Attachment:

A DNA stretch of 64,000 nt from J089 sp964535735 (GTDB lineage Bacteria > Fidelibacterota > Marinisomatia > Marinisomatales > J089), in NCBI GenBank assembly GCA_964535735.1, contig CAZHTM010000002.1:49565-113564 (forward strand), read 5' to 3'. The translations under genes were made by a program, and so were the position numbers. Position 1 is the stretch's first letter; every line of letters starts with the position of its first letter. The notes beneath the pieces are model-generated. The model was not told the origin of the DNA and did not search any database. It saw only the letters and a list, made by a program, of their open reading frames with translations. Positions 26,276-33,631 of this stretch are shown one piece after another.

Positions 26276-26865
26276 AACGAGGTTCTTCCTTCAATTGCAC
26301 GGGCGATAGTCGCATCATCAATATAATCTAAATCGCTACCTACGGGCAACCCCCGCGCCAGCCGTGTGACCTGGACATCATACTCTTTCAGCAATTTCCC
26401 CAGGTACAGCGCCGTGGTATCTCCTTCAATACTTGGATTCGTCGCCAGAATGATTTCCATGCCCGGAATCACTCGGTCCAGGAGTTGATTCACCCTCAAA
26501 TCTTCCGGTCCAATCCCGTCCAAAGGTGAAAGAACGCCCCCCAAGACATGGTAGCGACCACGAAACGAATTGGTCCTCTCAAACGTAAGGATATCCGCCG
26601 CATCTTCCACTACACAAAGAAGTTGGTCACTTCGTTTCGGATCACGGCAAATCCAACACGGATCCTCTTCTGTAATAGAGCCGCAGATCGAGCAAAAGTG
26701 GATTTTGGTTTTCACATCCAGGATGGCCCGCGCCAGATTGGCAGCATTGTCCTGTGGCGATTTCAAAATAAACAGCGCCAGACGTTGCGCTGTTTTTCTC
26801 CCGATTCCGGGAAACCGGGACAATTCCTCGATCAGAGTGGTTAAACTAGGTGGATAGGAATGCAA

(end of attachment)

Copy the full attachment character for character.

A DNA stretch of 64,000 nt from J089 sp964535735 (GTDB lineage Bacteria > Fidelibacterota > Marinisomatia > Marinisomatales > J089), in NCBI GenBank assembly GCA_964535735.1, contig CAZHTM010000002.1:49565-113564 (forward strand), read 5' to 3'. The translations under genes were made by a program, and so were the position numbers. Position 1 is the stretch's first letter; every line of letters starts with the position of its first letter. The notes beneath the pieces are model-generated. The model was not told the origin of the DNA and did not search any database. It saw only the letters and a list, made by a program, of their open reading frames with translations. Positions 26,276-33,631 of this stretch are shown one piece after another.

Positions 26276-26865
26276 AACGAGGTTCTTCCTTCAATTGCAC
26301 GGGCGATAGTCGCATCATCAATATAATCTAAATCGCTACCTACGGGCAACCCCCGCGCCAGCCGTGTGACCTGGACATCATACTCTTTCAGCAATTTCCC
26401 CAGGTACAGCGCCGTGGTATCTCCTTCAATACTTGGATTCGTCGCCAGAATGATTTCCATGCCCGGAATCACTCGGTCCAGGAGTTGATTCACCCTCAAA
26501 TCTTCCGGTCCAATCCCGTCCAAAGGTGAAAGAACGCCCCCCAAGACATGGTAGCGACCACGAAACGAATTGGTCCTCTCAAACGTAAGGATATCCGCCG
26601 CATCTTCCACTACACAAAGAAGTTGGTCACTTCGTTTCGGATCACGGCAAATCCAACACGGATCCTCTTCTGTAATAGAGCCGCAGATCGAGCAAAAGTG
26701 GATTTTGGTTTTCACATCCAGGATGGCCCGCGCCAGATTGGCAGCATTGTCCTGTGGCGATTTCAAAATAAACAGCGCCAGACGTTGCGCTGTTTTTCTC
26801 CCGATTCCGGGAAACCGGGACAATTCCTCGATCAGAGTGGTTAAACTAGGTGGATAGGAATGCAA